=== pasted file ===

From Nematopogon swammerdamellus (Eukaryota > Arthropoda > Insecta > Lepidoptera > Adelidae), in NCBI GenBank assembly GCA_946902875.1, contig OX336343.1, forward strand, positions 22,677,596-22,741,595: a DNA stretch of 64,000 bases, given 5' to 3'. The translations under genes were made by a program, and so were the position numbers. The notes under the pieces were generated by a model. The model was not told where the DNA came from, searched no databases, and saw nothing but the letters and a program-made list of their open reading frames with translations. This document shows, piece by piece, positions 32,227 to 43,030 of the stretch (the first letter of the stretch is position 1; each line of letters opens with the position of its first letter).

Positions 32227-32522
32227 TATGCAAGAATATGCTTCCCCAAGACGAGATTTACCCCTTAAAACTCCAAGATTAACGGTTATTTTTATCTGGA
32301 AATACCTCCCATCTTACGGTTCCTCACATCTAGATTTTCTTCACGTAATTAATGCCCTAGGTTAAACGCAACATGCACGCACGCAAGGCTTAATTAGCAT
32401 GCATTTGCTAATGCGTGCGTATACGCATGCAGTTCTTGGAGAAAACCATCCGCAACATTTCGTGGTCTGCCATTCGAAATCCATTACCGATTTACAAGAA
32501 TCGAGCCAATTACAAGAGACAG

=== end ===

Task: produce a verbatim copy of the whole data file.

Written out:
From Nematopogon swammerdamellus (Eukaryota > Arthropoda > Insecta > Lepidoptera > Adelidae), in NCBI GenBank assembly GCA_946902875.1, contig OX336343.1, forward strand, positions 22,677,596-22,741,595: a DNA stretch of 64,000 bases, given 5' to 3'. The translations under genes were made by a program, and so were the position numbers. The notes under the pieces were generated by a model. The model was not told where the DNA came from, searched no databases, and saw nothing but the letters and a program-made list of their open reading frames with translations. This document shows, piece by piece, positions 32,227 to 43,030 of the stretch (the first letter of the stretch is position 1; each line of letters opens with the position of its first letter).

Positions 32227-32522
32227 TATGCAAGAATATGCTTCCCCAAGACGAGATTTACCCCTTAAAACTCCAAGATTAACGGTTATTTTTATCTGGA
32301 AATACCTCCCATCTTACGGTTCCTCACATCTAGATTTTCTTCACGTAATTAATGCCCTAGGTTAAACGCAACATGCACGCACGCAAGGCTTAATTAGCAT
32401 GCATTTGCTAATGCGTGCGTATACGCATGCAGTTCTTGGAGAAAACCATCCGCAACATTTCGTGGTCTGCCATTCGAAATCCATTACCGATTTACAAGAA
32501 TCGAGCCAATTACAAGAGACAG